Much is in play in this year’s election. The moderate candidate has little chance of getting to the second round—it seems the French are not much into moderate politics these days, given the on-going financial crisis, anger over the European Union bailout for Greece, concerns about immigration, and now the threat of home-grown terrorists. The candidates seem to avoid the current accounts (budget) crisis that is looming and which could further threaten the Euro and European Union solidarity. The Economist magazine is predicting that unless swift action is taken by the next Président de la République, France could find itself in a fiscal crisis that would be a far greater threat to the European economy and the Euro than Greece, Ireland, Portugal, Spain and Italy’s respective crisis have been.
On our team we have a guideline that we avoid discussing with our others (or even amongst ourselves) politics or political parties, whether American or French. We are called to be Ambassadors for Christ and we advocate only his Gospel. But we do pray for our adoptive country even as we realize that France is facing currently some very difficult challenges, as well as some hard choices in the not-so-distant future. The impact of an extreme politic in the country is worring. Tough talk about immigration on the Right makes many of our ethnically-diverse friends (including quite a few believers) nervous, as it does for us. (Could Americans eventually also be considered 'personne non grata'?) Despite the seeming stakes in this election, we know that ultimately the Lord is sovereign over the affairs of men. We will continue to pray. If you wish join us, please pray that voices of reason and moderation will prevail in France. Pray also that during these uncertain times the Lord would be drawing some to the peace only he can offer.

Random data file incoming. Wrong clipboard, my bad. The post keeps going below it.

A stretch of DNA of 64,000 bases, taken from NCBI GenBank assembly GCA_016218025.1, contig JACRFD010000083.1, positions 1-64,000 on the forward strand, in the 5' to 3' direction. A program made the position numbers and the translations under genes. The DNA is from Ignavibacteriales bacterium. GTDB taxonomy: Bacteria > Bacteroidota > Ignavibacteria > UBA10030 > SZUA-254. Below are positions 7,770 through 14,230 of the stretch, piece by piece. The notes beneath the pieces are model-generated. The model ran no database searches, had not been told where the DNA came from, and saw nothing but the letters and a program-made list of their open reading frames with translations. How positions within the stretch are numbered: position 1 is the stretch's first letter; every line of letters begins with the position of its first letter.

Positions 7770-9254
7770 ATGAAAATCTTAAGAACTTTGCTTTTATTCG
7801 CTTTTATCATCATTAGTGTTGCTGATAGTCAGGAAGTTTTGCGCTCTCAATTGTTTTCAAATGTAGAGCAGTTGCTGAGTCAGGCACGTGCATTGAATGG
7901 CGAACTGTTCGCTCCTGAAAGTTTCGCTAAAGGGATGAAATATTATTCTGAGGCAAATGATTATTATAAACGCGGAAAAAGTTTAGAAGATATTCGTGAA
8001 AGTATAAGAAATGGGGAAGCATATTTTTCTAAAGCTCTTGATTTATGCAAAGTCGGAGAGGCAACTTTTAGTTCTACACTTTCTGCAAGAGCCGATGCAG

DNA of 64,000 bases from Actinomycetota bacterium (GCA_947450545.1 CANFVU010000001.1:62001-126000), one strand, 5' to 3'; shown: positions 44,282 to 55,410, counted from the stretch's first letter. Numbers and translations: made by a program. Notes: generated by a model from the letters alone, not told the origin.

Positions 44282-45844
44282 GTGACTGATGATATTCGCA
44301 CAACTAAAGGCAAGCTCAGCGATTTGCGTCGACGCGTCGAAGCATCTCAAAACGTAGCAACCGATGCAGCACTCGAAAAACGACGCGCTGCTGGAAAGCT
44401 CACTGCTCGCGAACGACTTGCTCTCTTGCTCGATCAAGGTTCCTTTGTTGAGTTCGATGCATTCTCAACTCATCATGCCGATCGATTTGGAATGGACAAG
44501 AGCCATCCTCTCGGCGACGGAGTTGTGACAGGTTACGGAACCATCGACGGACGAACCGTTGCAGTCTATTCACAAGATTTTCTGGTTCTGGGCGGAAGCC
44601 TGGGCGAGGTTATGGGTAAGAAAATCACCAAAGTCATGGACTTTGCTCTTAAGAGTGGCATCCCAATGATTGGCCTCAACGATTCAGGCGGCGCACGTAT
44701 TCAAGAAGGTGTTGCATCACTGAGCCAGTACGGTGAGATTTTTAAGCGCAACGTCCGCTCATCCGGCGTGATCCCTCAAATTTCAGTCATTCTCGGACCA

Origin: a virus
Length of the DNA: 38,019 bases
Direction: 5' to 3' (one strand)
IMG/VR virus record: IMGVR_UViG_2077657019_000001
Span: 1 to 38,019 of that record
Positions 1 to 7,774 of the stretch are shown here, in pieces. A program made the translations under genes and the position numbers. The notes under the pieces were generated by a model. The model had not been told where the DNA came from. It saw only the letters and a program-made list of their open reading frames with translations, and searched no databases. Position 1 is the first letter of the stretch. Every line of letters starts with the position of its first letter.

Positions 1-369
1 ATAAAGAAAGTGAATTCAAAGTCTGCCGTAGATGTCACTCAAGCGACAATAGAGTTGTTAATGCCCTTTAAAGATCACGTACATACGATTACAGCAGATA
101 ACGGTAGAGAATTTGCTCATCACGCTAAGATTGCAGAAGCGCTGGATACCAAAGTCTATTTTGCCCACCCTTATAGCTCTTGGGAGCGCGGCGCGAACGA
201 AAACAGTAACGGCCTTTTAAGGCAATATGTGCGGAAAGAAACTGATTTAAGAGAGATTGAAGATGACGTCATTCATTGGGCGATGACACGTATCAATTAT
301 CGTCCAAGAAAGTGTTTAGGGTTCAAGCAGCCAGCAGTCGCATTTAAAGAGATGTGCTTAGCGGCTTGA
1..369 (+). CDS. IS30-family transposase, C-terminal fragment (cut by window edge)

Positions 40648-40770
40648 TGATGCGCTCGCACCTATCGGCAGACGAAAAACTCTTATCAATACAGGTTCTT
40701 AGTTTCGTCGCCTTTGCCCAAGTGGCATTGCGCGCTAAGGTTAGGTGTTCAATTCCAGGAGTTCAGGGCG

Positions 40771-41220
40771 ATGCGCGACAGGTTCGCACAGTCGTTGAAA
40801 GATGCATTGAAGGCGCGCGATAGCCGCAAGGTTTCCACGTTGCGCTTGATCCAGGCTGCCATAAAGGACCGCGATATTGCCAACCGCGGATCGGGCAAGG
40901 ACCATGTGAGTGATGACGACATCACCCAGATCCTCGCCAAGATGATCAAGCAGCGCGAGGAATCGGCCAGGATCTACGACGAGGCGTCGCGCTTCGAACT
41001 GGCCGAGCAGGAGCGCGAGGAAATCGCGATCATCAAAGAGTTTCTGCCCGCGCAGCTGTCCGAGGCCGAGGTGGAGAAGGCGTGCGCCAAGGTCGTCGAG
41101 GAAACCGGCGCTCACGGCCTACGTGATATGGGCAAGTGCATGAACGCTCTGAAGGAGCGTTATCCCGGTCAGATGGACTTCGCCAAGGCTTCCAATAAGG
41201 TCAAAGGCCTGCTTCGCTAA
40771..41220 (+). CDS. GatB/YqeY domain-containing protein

Reachglobal- Europe Summit, Minneapolis MN
Just a reminder that if you if you are close to the Twin Cities you might wish to join us for the upcoming RG-Europe Summit . EFCA ReachGlobal-Europe International Leaders will be sharing the vision for Europe and the connection between global and local missions; other RG Europe and local staff will be taking place in the dialog and discussion. Emilie and Michael will be sharing at the April 17th evening of the summit at the EFCA national office (901 East 78th Street; frontage road I-494). We will be exploring the questions Why global and local missions? and Why Europe and why now?; times 6:00-9:30 pm on April 14, 17, or 18. RSVP for dinner and dialog to: John.Westrum@efca.org or 952-232-5357. Or you can contact us (we are in the US for a week, until 18 April) at (763) 516-7345.